completion of the reaction, the reaction mixture was centrifuged and filtered. The recovered Cu-B nanocatalyst was washed by sufficient amount of water, ethyl acetate, and acetone. Finally, the nanocatalyst was dried in an oven at 80uC before the use for next catalytic cycle. The nanocatalyst could be reactivated in a very easy way. No addition of acid, base, and special reagent, and no special treatment (such as calcinations at high temperature) were needed during the reactivation. In every cycle, the nanocatalyst recovery was almost quantitative. Figure 6 shows that the Cu-B nanocatalyst could be effectively recycled and reused up to five consecutive catalytic cycles, but an obvious decrease in the product yield was observed at the 5th cycle. The drop of product yield at the 5th catalytic cycle may be due to the clogging of nanopores by reagents. To identify the possible reagents responsible for the clogging of nanopores, EDX analysis and elemental mapping (Figure S2) of reused Cu-B nanocatalyst after the 5th catalytic cycle followed by thorough washing with water, ethyl acetate and acetone were carried out. Surprisingly, The results reveal that a significant amount of Cs(I) ion from Cs2CO3 was adsorbed and trapped into the nanopores, limiting the diffusion of the organic substrates into the nanopores, and thus reducing the catalytic activity38. Unfortunately, thorough washing did not improve the catalytic yield at the 5th catalytic cycle. Washing with organic solvents could remove unreacted organic substrates, but that with water cannot completely remove adsorbed Cs(I) ion from nanopores owing to hydrophobic nature of the nanoporous polymer. We also analyzed the filtrate after the recovery of the nanocatalyst by utilizing AAS (atomic absorption spectroscopy) technique in order to check if any Cu leaching took place from the nanocatalyst into the filtrate. The results indicate that the Cu content in the filtrate was below the detection limit of the instrument, and the filtrate was completely colorless. Characterization of Reused Cu-B Nanocatalyst. After the fifth catalytic cycle, we characterized the reused Cu-B nanocatalyst to confirm its mechanical stability. Figure S3 indicates that the nanocatalyst was stable during the course of catalytic reaction. Wide angle powder XRD pattern (Figure S3A) of the reused Cu-B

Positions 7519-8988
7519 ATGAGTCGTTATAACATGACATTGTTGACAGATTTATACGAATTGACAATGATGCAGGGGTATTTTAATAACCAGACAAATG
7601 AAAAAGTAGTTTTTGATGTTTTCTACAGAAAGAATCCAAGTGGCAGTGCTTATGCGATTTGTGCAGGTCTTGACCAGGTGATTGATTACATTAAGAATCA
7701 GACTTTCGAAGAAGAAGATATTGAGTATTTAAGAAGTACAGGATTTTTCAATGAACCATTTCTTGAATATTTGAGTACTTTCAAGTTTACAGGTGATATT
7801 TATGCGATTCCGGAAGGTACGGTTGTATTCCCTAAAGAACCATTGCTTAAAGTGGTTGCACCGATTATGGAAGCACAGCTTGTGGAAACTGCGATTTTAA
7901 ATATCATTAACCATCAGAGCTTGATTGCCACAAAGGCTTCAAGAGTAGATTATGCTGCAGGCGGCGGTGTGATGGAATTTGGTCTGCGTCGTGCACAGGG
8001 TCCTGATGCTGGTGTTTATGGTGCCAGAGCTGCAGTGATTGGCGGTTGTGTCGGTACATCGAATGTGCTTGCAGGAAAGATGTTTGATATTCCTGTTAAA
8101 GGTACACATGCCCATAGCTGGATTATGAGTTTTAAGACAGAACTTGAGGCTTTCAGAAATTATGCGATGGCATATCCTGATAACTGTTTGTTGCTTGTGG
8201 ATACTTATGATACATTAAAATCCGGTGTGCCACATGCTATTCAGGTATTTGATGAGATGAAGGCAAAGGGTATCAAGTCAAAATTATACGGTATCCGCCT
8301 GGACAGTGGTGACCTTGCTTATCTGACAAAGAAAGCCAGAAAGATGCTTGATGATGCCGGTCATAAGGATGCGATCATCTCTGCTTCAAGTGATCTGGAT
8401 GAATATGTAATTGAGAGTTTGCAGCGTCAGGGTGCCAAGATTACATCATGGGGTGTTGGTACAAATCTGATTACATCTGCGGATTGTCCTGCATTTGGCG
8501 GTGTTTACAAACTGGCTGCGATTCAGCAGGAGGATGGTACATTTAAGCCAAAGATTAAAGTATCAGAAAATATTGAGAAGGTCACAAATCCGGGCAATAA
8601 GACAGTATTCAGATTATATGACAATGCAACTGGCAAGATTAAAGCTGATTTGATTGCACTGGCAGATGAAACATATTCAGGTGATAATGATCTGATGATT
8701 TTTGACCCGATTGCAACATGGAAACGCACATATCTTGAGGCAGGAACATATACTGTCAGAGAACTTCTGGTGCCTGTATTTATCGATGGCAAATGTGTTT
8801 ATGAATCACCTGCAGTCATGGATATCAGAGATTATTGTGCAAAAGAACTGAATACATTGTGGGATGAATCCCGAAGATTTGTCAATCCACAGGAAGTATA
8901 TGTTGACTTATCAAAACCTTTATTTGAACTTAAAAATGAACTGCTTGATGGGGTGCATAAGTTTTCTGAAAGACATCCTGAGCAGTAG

Table 3 | Scope on the Ullmann amination with aryl iodides 1a and 1ba) Entry 1 2 3 4 5 6 7

Aryl Iodides

Amines

Yield (%)b)

TON

1a 1b 1a 1b 1a 1b 1a

2b 2b 2c 2c 2d 2d 2e

3ab 63% (12 h) 3bb 68% (12 h) 3ac 64% (18 h) 3bc 64% (12 h) 3ad 74% (16 h) 3bd 68% (12 h) 3ae 41%, 60%c) (24 h)

46.6 50.3 47.4 47.4 54.8 50.3 30.7

a)

Reaction conditions: 3- or 4-iodoanisole (1 mmol, 234 mg), amine (1 mL, 12.0–15.2 mmol), Cs2CO3 (2 mmol, 651 mg), H2O (2 mL), Cu-B (20 mg, 1.35 mol% for Cu), and temperature 110uC; Isolated yields; Conversion yield.

b) c)

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Figure 6 | Recyclability and reusability of the Cu-B nanocatalyst for the Ullmann amination. Reaction conditions: 4-iodoanisole (1a, 1 mmol, 234 mg), methylamine (2a, 40 wt % aqueous solution, 2.5 mL, 28.9 mmol), Cs2CO3 (2 mmol, 651 mg), Cu-B (20 mg, 1.35 mol% for Cu), temperature 110uC, and time 3 h.